There are some reseeders that I count on seeing in my garden each year. For example, I love the smokey purple color of ruby mountain spinach, atriplex hortensis var. rubra, as well as the deep purple-green leaves and red flowers of 'Hopi Red Dye' amaranth, seen here:
Some plants are known to be reseeders, but are hit-or-miss when it comes to making repeat appearances in my garden. For example, last year I found NO extra lyreleaf sage plants in the spring, but this year I have found a half-dozen seedlings of the salvia lyrata:
Last year, I had 4 or 5 volunteer sea kale, crambe maritima. This year, I only found one telltale set of light blue leaves coming up in an unexpected place. And as you can see, this baby sea kale did not choose a good site. It sprouted under the leaves of a Spanish foxglove, so I pulled it out after taking this picture:
Another plant whose volunteers don't always pick the best spots is Russian sage. I probably have, oh, a dozen Russian sage babies popping up around the garden... but since the plants get upwards of 3ft tall and are pretty bushy, too, they never have room to grow where they plant themselves. For example, this little seedling had to be removed from its bed of ajuga, before it started to crowd the nearby peach tree:
In previous years, I've had a few snapdragons flat out overwinter in my garden, and I've also had some good reseeding. The only problem with snaps reseeding is that you can end up with a few different colors. For example, last year I planted snapdragons that stayed very short and were almost completely bright red. This seedling looks a lot like last year's snapdragons but with a yellow throat and almost painterly touches of gold:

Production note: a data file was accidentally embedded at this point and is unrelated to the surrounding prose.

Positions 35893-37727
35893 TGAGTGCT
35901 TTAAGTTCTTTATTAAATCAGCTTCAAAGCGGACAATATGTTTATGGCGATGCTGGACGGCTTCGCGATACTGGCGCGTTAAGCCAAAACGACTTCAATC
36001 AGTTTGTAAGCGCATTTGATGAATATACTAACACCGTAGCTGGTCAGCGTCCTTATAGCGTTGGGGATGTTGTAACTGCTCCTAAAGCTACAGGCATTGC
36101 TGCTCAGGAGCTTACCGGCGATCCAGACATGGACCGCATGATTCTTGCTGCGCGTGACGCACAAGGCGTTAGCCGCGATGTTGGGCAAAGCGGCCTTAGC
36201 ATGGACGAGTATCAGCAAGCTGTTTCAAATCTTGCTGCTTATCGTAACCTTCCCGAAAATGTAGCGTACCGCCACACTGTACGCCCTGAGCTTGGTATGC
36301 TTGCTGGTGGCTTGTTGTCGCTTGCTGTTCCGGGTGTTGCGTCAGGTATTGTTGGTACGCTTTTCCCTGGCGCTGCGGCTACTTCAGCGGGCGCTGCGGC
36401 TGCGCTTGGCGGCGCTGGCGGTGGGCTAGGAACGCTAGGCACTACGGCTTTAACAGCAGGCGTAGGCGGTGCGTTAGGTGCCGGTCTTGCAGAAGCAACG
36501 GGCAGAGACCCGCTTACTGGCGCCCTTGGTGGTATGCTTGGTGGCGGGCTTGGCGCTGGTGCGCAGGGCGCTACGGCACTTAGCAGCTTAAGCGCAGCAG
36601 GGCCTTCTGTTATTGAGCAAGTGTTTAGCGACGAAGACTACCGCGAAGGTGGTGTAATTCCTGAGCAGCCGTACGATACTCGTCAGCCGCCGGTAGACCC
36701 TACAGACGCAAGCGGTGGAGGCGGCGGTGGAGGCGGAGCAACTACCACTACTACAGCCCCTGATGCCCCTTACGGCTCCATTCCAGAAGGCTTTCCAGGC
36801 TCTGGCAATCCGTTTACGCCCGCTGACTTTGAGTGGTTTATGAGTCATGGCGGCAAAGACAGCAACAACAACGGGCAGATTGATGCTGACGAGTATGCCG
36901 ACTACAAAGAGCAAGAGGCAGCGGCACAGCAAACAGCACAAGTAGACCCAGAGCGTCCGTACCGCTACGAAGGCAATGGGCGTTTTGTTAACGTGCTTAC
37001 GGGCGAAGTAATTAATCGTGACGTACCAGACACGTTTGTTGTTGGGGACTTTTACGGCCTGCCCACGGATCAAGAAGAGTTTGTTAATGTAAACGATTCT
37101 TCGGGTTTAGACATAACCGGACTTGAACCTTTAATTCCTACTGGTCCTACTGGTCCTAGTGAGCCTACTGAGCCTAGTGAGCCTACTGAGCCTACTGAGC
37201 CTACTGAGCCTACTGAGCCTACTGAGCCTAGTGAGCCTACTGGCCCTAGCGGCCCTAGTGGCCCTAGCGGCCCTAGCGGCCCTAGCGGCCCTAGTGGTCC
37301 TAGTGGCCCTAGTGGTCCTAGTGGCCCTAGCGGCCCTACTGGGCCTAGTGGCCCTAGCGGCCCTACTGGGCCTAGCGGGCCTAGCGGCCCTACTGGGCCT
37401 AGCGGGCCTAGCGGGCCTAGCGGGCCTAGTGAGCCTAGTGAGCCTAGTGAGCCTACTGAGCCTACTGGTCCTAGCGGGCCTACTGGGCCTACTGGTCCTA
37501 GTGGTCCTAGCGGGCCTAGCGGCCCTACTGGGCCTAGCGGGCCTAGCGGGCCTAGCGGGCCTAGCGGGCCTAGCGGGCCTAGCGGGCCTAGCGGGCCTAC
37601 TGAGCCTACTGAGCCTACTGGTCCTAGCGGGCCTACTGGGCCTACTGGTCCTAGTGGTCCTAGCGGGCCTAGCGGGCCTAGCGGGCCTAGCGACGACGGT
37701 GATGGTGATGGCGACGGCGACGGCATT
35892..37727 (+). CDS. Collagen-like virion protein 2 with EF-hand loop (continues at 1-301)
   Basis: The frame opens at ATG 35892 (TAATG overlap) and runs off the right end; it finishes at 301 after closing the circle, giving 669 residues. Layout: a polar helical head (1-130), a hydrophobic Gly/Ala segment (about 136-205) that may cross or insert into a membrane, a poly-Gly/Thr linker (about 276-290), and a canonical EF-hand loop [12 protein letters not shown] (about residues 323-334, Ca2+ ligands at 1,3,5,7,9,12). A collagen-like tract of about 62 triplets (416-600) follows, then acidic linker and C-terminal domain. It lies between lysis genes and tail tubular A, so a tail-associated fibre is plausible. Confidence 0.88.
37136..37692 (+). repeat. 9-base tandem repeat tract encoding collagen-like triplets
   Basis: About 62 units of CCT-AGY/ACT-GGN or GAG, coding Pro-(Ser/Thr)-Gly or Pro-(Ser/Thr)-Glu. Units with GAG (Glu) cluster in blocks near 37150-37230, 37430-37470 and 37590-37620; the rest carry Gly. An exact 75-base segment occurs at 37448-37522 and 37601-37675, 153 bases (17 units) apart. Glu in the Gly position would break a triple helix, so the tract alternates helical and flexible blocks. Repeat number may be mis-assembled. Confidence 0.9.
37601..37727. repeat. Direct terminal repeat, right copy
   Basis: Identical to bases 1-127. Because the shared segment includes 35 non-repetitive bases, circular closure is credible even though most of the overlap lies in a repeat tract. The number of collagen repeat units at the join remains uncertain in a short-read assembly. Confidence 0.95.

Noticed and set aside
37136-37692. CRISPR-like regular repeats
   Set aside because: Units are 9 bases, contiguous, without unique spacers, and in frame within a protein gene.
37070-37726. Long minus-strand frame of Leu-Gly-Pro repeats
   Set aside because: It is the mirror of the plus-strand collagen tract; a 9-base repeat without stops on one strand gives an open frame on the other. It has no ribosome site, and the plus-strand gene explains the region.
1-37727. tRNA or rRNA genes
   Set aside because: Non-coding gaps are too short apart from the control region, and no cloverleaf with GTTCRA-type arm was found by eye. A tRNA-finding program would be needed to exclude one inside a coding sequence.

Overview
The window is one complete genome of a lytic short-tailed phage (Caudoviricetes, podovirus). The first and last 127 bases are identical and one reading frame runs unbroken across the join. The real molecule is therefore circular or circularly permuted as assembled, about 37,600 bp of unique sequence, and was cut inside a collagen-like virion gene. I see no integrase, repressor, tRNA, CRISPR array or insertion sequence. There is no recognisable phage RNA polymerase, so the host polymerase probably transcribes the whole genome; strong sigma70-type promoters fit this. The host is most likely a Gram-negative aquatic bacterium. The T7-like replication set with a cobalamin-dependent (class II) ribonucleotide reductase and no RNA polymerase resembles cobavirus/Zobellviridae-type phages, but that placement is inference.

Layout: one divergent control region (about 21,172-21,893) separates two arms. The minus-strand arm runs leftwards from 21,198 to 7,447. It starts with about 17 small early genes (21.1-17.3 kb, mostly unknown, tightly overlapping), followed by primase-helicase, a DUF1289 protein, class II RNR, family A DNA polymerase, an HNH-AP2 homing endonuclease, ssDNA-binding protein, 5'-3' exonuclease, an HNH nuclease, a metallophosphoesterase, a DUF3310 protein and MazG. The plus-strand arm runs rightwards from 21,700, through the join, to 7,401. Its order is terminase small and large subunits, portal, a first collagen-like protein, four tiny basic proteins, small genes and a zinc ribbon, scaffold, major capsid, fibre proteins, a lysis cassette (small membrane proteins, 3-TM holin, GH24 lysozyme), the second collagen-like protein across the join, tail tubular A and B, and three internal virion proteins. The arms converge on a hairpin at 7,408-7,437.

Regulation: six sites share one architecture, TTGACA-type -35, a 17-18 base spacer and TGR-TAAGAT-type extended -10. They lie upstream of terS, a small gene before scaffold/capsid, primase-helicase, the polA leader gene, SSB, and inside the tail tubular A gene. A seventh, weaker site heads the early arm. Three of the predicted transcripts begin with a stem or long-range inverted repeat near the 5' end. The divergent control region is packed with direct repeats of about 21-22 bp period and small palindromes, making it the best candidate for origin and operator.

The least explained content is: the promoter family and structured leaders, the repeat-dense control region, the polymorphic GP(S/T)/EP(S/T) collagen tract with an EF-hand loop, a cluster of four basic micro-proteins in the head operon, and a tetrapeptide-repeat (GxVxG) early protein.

But how to explain this pure white beauty? She looks nothing like last year's snapdragons!
Now we get to confession time: I confess that I am horrendously behind in regards to weeding and mulching my garden. There is way more bare earth than I'd like to see--and what isn't bare earth is unfortunately pretty weedy. With working two jobs and having to paint the fence I have fallen behind on a few things... but am working my way toward catching up. On the flip side, I'm betting that if I had mulched on time, I would probably not have been gifted with this pretty coleus seedling:
That's it (for now) for the reseeders... but I do have a couple of other surprises in my garden today. Last summer, I was gifted with some short (less than 3ft tall) oriental lily hybrids from a display garden that was being disassembled. They have all the fragrance of the Stargazers they resemble--it wafts up to my 2nd floor bedroom window at night--but stay short and need no staking.
One of the three clumps had a small, thin, weak-looking stalk come up at the edge. I thought it was probably just another, younger "bulblet," (Elizabeth and all you other lily experts out there--is that the right term?) but today it bloomed in a very different color:
It's pretty, with wavy petals that are recurved, but it is not particularly fragrant. If it had a great scent, I'd be asking how to move and "save" it, but as it is I think that I will just leave it be... if it comes back again next year, that will be fun. But if not, it won't be any great loss.
To end on a good note, the last surprise is a very welcome one. Last year, I grew three different gladiolus (gladioli?)... a beautiful deep red one, the horrendously ostentatious orange-and-yellow one, and a green one that was promptly pulled out before any pictures could record its sickly color. I forgot to dig up the bulbs of 'Espresso,' the red glad, so I was very excited to see a few of them come back and bloom again this year, albeit horizontally because I forgot to stake them:
Maybe this will be the year that I finally remember to dig up and overwinter the glads? Probably not... but IMHO gardeners are optimists, and one can always hope, right?! :)